Disease indicators –
•The proportion of the population that has AIDS, Malaria, diarrheal and other infectious
INDICATOR TRANSLATION WHAT DOES IT TELL US
ABOUT A COUNTRY?
GNP per capita Average earnings per person Wealth; employment; disposable
income; life choices; afford
Literacy rate People able to read and write
Employment / wages; political
Infant mortality Child deaths Health care; Nutrition People per
Newspapers per 1000 people Literacy; Disposable income; Political
TV ownership per 1000 people Electricity? Disposable income
(luxury item); Political awareness
Life expectancy Average number of years people are
expected to live
Health care; Nutrition; GNP %
people employed in farming (Primary
Income; Education; Degree of
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The Human Rights-Based Approach
The equal and inalienable rights of all human beings provide the foundation for freedom, justice and peace
in the world, according to the Universal Declaration of Human Rights, adopted by the UN General
Assembly in 1948.
The human rights-based approach focuses on those who are most marginalized, excluded or discriminated
against. This often requires an analysis of gender norms, different forms of discrimination and power
imbalances to ensure that interventions reach the most marginalized segments of the population.
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Elements of good practices under a human rights-based approach
• Programmes identify the realization of human rights as ultimate goals of
• People are recognized as key actors in their own development, rather than
passive recipients of commodities and services.
• Participation is both a means and a goal.
• Strategies are empowering, not disempowering.
• Both outcomes and processes are monitored and evaluated.
• Programmes focus on marginalized and excluded groups.
• Programmes aim to reduce disparities and empower those left behind.
• Situation analysis is used to identify immediate, underlying and root causes of
• Human Rights standards guide the formulation of measurable goals, targets and
indicators in programming.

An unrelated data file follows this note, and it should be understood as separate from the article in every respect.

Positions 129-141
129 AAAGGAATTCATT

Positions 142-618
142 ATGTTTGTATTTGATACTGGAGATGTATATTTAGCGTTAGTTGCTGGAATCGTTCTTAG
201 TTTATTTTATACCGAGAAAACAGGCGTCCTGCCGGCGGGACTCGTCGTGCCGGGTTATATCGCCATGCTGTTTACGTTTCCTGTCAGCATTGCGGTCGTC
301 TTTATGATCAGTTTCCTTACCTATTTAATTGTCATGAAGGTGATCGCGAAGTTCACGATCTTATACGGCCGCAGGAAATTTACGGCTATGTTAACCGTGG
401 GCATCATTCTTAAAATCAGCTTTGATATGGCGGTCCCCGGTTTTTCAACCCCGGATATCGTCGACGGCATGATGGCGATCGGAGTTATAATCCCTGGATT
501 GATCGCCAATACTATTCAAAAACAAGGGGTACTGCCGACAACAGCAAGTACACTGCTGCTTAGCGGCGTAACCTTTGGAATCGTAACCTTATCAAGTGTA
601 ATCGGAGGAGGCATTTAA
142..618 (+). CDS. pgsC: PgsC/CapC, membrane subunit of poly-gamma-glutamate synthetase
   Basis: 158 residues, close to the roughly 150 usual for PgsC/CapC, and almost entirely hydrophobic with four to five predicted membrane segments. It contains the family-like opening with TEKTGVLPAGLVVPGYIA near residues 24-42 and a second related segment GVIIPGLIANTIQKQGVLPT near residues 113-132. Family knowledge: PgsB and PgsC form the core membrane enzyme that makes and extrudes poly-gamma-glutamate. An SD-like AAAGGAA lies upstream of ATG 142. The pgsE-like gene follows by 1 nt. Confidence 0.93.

Rights vs. needs
• Before 1997, most UN development agencies pursued a ‘basic needs’ approach: They identified
basic requirements of beneficiaries and either supported initiatives to improve service delivery or
advocated for their fulfilment.
• UNFPA and its partners now work to fulfil the rights of people, rather than the needs of
beneficiaries. It’s an important distinction, because an unfulfilled need leads to dissatisfaction, while
a right that is not respected leads to a violation. Redress or reparation can be legally and
• A human rights-based approach also seeks to reinforce the capacities of duty bearers (usually
governments) to respect, protect and guarantee these rights. It aims to address development
complexities holistically, taking into consideration the connections between individuals and the
systems of power or influence. And it endeavours to create dynamics of accountability.
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Rights holders and duty bearers
This is a two-way street: Individuals and communities need to be fully informed about their rights and to participate in decisions that affect them.
Governments and other duty bearers often need assistance to develop the capacity, the resources and the political will to fulfil their
commitments to human rights.
A rights-based approach develops the capacity of duty-bearers to meet their obligations and encourages rights holders to claim their
rights. Governments have three levels of obligation: to respect, protect and fulfil every right. To respect a right means refraining from interfering
with the enjoyment of the right. To protect a right means to prevent other parties from interfering with the enjoyment of rights. To fulfil a right
means to take active steps to put in place, laws, policies, institutions and procedures, including the allocation of resources, to enable people to
enjoy their rights.
Mechanisms for protecting human rights
A number of UN treaty bodies mechanisms help UNFPA advance human rights, including.
•Committee on the Elimination of all forms of Discrimination against Women
•Committee on Economic, Social and Cultural Rights
•Special Procedure mandate-holders the Commission on Human Rights (human rights experts with mandates to report
and advise on human rights from a thematic or country-specific perspective)